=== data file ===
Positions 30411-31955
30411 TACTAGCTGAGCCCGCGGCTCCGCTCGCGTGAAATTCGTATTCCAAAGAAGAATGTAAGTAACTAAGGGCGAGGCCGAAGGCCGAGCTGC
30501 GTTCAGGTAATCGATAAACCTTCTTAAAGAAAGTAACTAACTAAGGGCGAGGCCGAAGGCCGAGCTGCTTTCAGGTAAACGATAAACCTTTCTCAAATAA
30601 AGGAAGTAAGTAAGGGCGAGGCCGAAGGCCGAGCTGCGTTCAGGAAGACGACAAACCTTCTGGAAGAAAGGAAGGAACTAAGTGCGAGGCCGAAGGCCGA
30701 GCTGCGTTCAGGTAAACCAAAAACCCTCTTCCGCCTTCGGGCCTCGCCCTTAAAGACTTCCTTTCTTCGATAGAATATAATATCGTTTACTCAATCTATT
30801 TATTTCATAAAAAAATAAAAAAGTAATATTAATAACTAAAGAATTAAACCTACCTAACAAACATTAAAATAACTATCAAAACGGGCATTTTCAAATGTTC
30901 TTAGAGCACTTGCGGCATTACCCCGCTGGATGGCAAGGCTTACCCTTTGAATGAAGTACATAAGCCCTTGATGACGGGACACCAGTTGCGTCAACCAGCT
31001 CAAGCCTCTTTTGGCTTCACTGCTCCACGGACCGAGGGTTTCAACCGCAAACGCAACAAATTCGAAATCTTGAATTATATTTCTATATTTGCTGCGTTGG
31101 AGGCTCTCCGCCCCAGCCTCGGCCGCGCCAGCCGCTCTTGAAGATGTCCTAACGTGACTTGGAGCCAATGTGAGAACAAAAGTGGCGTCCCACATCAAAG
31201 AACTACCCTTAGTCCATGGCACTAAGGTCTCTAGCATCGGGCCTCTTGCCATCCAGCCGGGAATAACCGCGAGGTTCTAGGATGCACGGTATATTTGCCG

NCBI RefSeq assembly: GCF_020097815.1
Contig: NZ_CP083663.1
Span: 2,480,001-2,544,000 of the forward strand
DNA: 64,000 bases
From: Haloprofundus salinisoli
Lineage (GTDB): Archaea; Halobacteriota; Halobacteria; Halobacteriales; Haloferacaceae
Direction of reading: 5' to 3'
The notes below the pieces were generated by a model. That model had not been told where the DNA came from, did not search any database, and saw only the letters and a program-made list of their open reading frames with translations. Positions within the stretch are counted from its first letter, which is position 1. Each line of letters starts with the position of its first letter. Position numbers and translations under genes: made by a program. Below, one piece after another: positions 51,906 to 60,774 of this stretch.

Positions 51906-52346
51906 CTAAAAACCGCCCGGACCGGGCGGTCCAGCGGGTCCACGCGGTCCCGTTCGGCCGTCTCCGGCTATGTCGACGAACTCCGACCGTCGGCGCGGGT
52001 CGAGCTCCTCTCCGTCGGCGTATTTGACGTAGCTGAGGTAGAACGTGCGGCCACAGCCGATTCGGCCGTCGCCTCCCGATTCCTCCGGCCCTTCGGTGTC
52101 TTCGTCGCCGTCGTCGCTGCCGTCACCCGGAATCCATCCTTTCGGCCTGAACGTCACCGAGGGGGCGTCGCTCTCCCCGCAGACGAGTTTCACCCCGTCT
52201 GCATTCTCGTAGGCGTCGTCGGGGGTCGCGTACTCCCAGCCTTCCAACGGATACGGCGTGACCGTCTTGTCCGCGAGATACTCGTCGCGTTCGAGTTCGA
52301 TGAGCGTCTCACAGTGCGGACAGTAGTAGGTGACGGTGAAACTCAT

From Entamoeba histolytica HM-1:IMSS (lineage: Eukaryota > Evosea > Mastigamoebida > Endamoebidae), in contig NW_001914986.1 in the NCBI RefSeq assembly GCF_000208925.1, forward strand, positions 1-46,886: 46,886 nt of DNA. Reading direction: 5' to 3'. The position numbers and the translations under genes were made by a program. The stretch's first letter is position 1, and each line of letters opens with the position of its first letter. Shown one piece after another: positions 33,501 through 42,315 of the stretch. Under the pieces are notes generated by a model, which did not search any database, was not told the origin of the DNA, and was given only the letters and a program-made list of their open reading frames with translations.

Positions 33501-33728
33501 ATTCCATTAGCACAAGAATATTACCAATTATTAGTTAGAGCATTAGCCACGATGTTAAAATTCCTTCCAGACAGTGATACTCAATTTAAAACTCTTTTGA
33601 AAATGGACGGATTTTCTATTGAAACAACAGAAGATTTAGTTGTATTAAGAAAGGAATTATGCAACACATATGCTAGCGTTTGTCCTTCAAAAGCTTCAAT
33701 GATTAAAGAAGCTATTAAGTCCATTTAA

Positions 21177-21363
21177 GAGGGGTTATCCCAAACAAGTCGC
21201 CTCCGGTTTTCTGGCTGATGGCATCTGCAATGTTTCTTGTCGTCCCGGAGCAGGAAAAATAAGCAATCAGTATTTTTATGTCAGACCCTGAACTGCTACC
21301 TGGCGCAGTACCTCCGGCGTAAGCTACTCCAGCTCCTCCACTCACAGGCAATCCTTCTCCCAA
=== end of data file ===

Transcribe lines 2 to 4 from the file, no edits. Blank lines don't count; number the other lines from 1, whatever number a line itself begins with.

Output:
30411 TACTAGCTGAGCCCGCGGCTCCGCTCGCGTGAAATTCGTATTCCAAAGAAGAATGTAAGTAACTAAGGGCGAGGCCGAAGGCCGAGCTGC
30501 GTTCAGGTAATCGATAAACCTTCTTAAAGAAAGTAACTAACTAAGGGCGAGGCCGAAGGCCGAGCTGCTTTCAGGTAAACGATAAACCTTTCTCAAATAA
30601 AGGAAGTAAGTAAGGGCGAGGCCGAAGGCCGAGCTGCGTTCAGGAAGACGACAAACCTTCTGGAAGAAAGGAAGGAACTAAGTGCGAGGCCGAAGGCCGA